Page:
Gramps goes on to tell another story about when Indians attacked their crossing party. Jody looks around and notices that his father, mother, and Billy Buck are all bored out of their minds. Then, Jody notices that even his Grandfather seems to have lost interest in the story he is telling. Now that's a snooze.
When the story is finished, Billy Buck heads off to catch some z's.
Carl asks Grandfather how the country is from here to Monterey. It's dry, he says. And that's that.
Carl tells Jody he should be off to bed. Jody remembers about the mice in the old haystack and asks his father if he can kill them.
Why not? says Papa Tiflin. Excellent. Jody's pumped for tomorrow.
As he tries to doze off that night, Jody wishes he were alive during the time of the great crossing. It sounds kind of cool: "A race of giants had lived then, fearless men, men of a staunchness unknown in this day" (4.113).
At dawn, Jody passes through the kitchen, telling his mother he is off to find a good stick for beating mice to death with. Typical kid stuff.
Jackpot. He finds an old broom handle and a piece of scrap-wood and ties them together to make an über-implement of death.
It's time for breakfast, and Jody can't hide his excitement at the prospect of some good old fashioned rodent bludgeoning: "I'll bet they don't know what's going to happen to them today" (4.123).
Billy replies, rather philosophically, "No, nor you either… nor me, nor anyone" (4.124). Deep. And alarming.
Inside, breakfast is ready but Gramps hasn't showed. Carl and Mrs. Tiflin start to argue about the old man. Carl's still complaining about the old man's repetitive stories: "Why can't he forget it, now it's done?" (4.130) he asks.
The kitchen door closes. Poor Gramps is standing there, and he heard everything. Oops.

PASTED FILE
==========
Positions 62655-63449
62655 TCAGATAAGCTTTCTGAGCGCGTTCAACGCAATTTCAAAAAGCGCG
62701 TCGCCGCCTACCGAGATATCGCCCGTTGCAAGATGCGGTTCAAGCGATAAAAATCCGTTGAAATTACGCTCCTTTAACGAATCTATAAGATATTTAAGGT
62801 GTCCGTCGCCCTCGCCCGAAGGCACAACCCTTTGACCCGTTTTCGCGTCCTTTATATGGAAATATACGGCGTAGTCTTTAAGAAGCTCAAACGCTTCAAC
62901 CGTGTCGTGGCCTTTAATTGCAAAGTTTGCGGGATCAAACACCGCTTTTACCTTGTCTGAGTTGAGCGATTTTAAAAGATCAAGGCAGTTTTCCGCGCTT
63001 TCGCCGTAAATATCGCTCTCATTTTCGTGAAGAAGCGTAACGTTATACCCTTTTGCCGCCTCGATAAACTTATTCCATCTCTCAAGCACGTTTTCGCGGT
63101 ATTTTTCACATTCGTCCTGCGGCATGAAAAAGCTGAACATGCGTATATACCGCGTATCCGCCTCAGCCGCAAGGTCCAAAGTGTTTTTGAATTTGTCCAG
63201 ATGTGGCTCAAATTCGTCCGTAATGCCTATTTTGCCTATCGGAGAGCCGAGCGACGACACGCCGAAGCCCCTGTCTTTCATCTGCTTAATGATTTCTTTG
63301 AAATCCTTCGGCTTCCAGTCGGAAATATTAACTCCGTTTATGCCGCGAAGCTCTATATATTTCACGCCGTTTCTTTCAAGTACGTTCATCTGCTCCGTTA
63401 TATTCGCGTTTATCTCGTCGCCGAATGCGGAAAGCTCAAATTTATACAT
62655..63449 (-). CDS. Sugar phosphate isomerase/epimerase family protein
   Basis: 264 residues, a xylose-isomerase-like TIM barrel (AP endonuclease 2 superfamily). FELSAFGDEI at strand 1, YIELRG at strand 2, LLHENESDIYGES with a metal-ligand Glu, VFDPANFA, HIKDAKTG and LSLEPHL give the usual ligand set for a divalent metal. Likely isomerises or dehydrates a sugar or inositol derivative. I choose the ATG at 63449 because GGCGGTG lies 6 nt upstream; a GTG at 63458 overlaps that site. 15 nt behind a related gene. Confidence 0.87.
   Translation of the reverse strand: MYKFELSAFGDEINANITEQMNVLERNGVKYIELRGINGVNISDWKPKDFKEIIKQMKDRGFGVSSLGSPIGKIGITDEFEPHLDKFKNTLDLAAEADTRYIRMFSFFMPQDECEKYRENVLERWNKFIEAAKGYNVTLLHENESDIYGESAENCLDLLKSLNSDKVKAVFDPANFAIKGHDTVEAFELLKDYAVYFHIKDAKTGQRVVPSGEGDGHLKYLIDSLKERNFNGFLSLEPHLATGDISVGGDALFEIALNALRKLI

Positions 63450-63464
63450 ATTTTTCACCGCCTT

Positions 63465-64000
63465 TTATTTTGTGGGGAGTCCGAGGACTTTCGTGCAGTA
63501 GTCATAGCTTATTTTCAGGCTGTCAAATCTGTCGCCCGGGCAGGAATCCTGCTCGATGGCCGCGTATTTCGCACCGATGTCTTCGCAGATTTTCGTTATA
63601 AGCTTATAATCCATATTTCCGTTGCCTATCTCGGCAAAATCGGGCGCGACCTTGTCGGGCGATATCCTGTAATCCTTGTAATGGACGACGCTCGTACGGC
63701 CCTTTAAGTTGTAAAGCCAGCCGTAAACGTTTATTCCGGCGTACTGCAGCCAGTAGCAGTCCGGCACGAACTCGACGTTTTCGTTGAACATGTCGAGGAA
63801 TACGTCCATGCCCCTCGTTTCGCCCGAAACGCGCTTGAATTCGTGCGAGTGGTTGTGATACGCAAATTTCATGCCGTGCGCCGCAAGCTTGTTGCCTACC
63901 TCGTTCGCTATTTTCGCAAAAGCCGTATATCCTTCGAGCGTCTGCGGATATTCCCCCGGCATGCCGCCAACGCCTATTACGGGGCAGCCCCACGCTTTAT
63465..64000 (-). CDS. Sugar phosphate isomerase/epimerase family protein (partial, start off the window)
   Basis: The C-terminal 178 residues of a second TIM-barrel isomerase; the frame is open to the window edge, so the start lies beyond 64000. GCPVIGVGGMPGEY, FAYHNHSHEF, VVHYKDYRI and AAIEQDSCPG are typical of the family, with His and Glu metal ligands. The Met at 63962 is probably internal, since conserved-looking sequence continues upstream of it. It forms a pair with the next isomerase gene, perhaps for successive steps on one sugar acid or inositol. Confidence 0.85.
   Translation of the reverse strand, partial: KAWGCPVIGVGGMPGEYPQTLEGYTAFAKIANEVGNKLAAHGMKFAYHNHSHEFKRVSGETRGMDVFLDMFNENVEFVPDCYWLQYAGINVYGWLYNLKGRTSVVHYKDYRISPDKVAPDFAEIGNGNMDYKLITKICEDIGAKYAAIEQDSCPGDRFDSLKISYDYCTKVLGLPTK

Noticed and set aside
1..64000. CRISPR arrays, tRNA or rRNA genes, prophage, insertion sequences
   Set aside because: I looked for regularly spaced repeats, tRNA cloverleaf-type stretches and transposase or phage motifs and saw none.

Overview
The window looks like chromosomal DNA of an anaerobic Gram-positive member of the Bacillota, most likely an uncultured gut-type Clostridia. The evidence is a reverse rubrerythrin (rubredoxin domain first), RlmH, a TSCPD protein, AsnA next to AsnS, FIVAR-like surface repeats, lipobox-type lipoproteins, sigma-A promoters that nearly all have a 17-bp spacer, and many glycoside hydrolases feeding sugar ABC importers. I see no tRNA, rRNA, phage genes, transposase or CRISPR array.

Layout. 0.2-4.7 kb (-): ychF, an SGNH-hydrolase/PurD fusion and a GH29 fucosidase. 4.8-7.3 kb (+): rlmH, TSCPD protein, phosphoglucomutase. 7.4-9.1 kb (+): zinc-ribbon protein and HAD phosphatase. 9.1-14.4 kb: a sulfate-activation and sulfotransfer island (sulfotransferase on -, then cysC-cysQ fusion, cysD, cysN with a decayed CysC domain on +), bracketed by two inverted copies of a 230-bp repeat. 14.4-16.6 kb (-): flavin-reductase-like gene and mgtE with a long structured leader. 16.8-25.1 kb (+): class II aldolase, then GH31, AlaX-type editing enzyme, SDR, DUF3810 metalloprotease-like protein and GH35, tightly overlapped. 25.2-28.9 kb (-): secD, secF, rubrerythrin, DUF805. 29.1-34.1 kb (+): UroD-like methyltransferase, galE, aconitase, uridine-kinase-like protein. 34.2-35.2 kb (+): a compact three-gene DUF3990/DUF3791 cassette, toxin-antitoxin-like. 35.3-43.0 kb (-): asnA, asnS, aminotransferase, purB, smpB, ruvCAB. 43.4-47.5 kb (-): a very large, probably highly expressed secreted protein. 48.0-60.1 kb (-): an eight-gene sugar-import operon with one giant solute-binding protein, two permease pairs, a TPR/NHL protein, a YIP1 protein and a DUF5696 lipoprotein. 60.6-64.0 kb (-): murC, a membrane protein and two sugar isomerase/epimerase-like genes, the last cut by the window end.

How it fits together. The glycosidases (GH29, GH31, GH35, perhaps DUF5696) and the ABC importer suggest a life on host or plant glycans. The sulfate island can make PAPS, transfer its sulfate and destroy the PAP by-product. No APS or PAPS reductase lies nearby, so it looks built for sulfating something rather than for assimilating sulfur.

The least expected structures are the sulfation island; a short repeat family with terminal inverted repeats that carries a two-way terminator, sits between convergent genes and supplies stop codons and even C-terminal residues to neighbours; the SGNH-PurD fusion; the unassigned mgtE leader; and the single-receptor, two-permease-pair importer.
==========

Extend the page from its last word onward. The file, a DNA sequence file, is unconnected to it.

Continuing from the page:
Carl backpedals, and how. He immediately says, "I don't know what got into me, sir. I didn't mean it" (4.135).
Jody's all, since when does my dad ever backpedal? He realizes that his father must be really ashamed of himself.
G-pop says he is not mad and that maybe Carl has a point. Carl apologizes again but the old man insists that maybe Carl's right: "The crossing is finished. Maybe it should be forgotten, now it's done" (4.139).
Totally embarrassed, Carl flees the room, after telling Billy to take his time before joining him for their day's work.
In an attempt to salvage the situation, Jody asks his Grandfather if he will tell him more stories. Grandfather agrees to tell stories to "people who want to hear them" (4.142).
Then Jody goes outside and grabs his mice-killing stick. He wants Gramps to join him, but the old codger just wants to stay put for a while.
Very sweetly, Jody tells his Grandfather that he can use his (Jody's) stick if he likes. But his Grandfather chooses to stay and sit on the porch while Jody goes off to do boyish things.
At the old haystack, Jody tries to "whip up his enthusiasm with thoughts of fat, juicy mice" (4.150), but he just can't shake the sadness of his Grandfather. So he walks back to the porch.
The two sit in silence for a spell, watching as the "porch boards grew warm in the sunshine" (4.154).
At length, the old man speaks up and says he shouldn't stay much longer. He seems worried that maybe the crossing didn't actually mean as much as he thought it meant.
Still, he's proud of that part of his life: "We carried life out here and set it down the way those ants carry eggs. And I was the leader" (4.158).
Jody looks up and says that maybe someday, he, too, can be a leader. But Grandfather tells the boy that there is nowhere left to go. The ocean stops people.
Um, hello? Boats? But Grandfather tells the boy that "Every place is taken," and "Westering isn't a hunger anymore. It's all done. Your father is right. It is finished" (4.163).
What a bummer, thinks Jody. Then he offers to make his Grandfather a glass of lemonade. Yum, yum, says the old guy, and Jody runs off to pour a glass.
In the kitchen, Jody asks his mother for a lemon to make his Grandfather a lemonade.
Mrs. Tiflin asks if Jody is going to have one, too. Jody says nope. His mother tells him that he is "sick!" (4.169).
Mrs. Tiflin tells Jody to get a lemon out of the cooler and then says she'll "reach the squeezer down" to him (4.169), so he can make his old Gramps a tall glass.